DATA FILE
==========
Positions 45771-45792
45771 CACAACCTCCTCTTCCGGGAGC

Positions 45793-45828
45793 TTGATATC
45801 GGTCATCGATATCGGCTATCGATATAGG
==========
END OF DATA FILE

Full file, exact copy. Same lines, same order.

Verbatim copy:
Positions 45771-45792
45771 CACAACCTCCTCTTCCGGGAGC

Positions 45793-45828
45793 TTGATATC
45801 GGTCATCGATATCGGCTATCGATATAGG